April 2023

Rounding a bend in a deep, otherwise dry creek bed, Tracy Branam called back, “It looks like we’ve found something, here, Sam!”

We’d been half-bushwhacking through the woods, following an ancient GPS unit and dubious verbal directions from a landowner, for more than 45 minutes, looking for a spring none of us had ever visited before. Finally, we’d found flowing water and traced it back to its source: a deep, bluish pool at the base of a limestone wall.

IGWS Volunteer Affiliate Sam Frushour collects a water sample from a spring in southern Indiana. | Sara Clifford, IGWS

IGWS retiree-turned-volunteer Sam Frushour splashed across the creek, picked his way along the edge of the rock face, and knelt to collect a sample as close as possible to where the water emanated from the ground. Had he hauled in his gear, he would have gone deeper. Frushour, 79, is still an avid cave diver. But he wasn’t doing that over this terrain.

While Frushour dunked the dipper, Branam deployed a wired sonde near the center of the blue pool. A handheld device recorded readings on pH, temperature, conductivity, dissolved oxygen, and oxidation reduction potential.

Temperature and conductivity confirm whether he’s looking at a spring or just surface drainage.

Dissolved oxygen and pH will tell what’s going on with the water before it reaches the surface: whether the aquifer feeding the spring has any large cavities or caves for air to interact with the water, and what the main type of water-mineral interaction is. Carbonate rocks like limestone and dolomite will buffer pH to around 7 or 8; if it’s a sandstone aquifer, pH typically will be less than 7, dissolved silicon will be high, and dissolved calcium and magnesium will be lower.

IGWS Research Scientist Tracy Branam holds a sonde that measures several types of data points. | Sara Clifford, IGWS

Sometimes, oxidation reduction is obvious from the smell: in exceptionally reduced waters, sulfur will occur as sulfide as opposed to sulfate. Sulfide is the “rotten egg” odor.

Next, Branam strung a tape measure along the flowing stream, marked a start point and an end point, and timed how long it took a leaf, a birch bark peel, or a twig—whatever wouldn’t swamp itself—to make it through the course. That was to approximate the stream flow, the volume of water per unit of time.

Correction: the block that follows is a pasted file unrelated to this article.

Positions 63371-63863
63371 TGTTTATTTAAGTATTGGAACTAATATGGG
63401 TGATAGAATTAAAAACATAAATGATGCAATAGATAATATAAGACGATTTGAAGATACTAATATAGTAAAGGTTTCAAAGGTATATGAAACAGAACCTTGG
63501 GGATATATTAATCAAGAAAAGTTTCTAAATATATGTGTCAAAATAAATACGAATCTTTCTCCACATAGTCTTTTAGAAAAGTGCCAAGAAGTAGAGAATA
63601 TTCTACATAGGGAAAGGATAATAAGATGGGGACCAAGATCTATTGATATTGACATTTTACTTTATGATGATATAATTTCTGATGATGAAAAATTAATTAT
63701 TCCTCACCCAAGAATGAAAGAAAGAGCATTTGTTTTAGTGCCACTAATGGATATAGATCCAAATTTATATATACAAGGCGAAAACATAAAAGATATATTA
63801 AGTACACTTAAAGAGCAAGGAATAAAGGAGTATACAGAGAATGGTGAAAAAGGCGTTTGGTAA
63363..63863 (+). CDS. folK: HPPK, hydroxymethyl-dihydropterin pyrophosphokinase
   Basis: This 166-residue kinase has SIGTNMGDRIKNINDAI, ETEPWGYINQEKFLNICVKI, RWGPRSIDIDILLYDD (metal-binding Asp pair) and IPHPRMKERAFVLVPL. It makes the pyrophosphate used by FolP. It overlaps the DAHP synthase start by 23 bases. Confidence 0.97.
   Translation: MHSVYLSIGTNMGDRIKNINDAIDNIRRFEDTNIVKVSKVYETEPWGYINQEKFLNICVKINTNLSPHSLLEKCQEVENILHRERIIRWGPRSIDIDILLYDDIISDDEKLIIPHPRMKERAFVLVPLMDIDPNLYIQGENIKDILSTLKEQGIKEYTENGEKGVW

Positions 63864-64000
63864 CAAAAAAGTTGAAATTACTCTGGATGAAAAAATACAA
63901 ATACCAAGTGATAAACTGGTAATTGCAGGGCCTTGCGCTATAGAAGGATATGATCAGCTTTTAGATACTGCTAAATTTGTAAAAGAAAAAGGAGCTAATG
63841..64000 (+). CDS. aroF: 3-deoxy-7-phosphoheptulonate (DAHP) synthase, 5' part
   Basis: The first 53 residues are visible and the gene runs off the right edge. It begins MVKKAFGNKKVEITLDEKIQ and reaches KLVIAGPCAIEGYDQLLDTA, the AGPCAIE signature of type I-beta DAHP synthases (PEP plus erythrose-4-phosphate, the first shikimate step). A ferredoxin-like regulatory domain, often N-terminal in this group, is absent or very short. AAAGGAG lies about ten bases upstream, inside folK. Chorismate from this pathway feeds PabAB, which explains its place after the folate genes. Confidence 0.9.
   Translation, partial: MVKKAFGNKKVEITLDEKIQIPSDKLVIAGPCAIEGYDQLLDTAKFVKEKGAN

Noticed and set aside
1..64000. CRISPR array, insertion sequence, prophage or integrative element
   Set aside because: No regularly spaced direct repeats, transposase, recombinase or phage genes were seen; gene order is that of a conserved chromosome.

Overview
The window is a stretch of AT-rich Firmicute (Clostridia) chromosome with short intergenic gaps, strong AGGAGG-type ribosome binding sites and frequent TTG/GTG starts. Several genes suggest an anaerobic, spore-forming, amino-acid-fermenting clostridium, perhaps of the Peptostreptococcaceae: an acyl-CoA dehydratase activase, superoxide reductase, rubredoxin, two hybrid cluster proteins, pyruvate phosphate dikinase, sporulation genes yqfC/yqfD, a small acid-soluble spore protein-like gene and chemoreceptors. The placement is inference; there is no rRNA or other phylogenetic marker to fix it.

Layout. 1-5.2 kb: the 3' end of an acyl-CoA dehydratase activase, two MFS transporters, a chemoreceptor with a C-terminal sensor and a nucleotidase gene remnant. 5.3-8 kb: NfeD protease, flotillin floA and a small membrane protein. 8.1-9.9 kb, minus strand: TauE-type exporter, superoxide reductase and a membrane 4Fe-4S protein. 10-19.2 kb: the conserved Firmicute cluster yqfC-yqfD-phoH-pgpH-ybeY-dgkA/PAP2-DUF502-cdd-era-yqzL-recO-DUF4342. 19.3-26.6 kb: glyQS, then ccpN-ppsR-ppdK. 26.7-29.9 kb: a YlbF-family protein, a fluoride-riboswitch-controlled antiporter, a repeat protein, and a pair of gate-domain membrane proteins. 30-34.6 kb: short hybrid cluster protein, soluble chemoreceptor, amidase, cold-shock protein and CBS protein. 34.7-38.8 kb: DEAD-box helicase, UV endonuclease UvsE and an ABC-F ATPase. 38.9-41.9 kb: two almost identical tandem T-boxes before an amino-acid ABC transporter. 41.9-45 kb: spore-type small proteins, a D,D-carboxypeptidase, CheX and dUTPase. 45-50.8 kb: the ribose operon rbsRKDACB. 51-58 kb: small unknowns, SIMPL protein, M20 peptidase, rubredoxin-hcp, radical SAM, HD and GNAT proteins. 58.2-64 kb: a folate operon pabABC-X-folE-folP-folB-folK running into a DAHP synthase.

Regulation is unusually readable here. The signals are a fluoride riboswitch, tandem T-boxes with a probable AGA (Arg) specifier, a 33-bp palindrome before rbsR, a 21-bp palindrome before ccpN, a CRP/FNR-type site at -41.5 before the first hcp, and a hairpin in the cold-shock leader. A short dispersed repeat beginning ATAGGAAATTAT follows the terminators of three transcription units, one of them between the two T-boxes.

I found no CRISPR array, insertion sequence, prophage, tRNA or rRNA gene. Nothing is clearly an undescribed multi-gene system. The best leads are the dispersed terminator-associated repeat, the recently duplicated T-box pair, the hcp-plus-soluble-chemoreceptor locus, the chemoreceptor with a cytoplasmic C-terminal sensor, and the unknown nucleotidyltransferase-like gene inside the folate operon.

Recording the chemical properties of the water as well as the flow of the spring are important data points when charting Indiana’s water sources. This is a perennial spring—one that flows regardless of weather—as opposed to an ephemeral spring, which does not flow year-round. “If you’re in the driest time of the year and you’ve still got water (in your spring), it’s probably perennial,” Frushour said.

“What we’re trying to do is get (data on) as many perennial ones that are actually being used for something,” Branam explained. “Some of them are just nice because they’re big, like Orangeville Rise is the second-largest in the state. The Hamer Spring over at Spring Mill State Park is used to run the grist mill. And then some of them, we found some down here in Orange County which are the only source of water for a couple of homes. And then there’s the ones in Martin County where they’re kind of coming out of a pipe that people just walk up to and fill up jugs, so, we’re trying to monitor those springs particularly.

“But then there’s others that just aren’t used for anything.”

More than 100 Indiana property owners have given permission for the IGWS to sample water from their springs periodically. The IGWS has no enforcement power; the data collected is only for the sake of science. Still, reports are provided to the landowner that show whether their spring water contains certain biologic or chemical agents above recommended levels.

“A lot of times, people just use the water and don’t care what’s going on with it,” Frushour said.

In addition to telling IGWS scientists about the quantity and quality of water, springs data also gives clues about the underlying geology. As spring water gradually wears away the rock, the minerals in those rocks get taken up by the water, creating various compositions of “mineral springs” that used to drive the economies of many Indiana towns.

“Some of the ephemeral springs, especially out in Greene County where I live, are really valuable in terms of mapping stratigraphy,” Branam said. “They go through the sandstone, hit the limestone, but you can spot all along it and it’s almost a linear feature where limestone and sandstone meet. It makes it easier to map (the bedrock contacts).” That data also will be helpful as the IGWS develops hydrostratigraphic maps over the next few years to show the location and extent of aquifers.

IGWS Vounteer Affiliate Sam Frushour (left) and Research Scientist Tracy Branam take measurements at a cave spring in southern Indiana. | Sara Clifford, IGWS

Samples safely bottled and bagged, we meandered back through the briars and craggy streambeds, only taking one wrong turn on the way back before finding the barbed-wire fence we’d wriggled under on the way in.

“I’ve spent half my adult life wandering in the woods and getting paid for it,” Frushour remarked.

‘Pretty great way to spend a work day.